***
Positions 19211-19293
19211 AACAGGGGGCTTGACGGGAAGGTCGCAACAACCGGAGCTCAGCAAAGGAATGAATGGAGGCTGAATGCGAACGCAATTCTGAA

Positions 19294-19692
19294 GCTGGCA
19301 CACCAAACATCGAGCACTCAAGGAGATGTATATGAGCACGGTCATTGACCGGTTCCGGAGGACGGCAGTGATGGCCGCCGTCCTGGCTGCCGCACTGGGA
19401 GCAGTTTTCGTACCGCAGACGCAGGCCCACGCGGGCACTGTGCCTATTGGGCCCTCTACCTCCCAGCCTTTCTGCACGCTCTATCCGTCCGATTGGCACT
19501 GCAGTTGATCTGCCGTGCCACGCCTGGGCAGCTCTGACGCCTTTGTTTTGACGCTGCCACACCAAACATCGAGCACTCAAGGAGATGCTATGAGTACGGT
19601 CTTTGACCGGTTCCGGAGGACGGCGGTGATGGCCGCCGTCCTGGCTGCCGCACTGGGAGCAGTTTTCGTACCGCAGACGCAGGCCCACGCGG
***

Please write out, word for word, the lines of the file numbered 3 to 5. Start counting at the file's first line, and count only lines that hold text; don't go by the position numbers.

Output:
Positions 19294-19692
19294 GCTGGCA
19301 CACCAAACATCGAGCACTCAAGGAGATGTATATGAGCACGGTCATTGACCGGTTCCGGAGGACGGCAGTGATGGCCGCCGTCCTGGCTGCCGCACTGGGA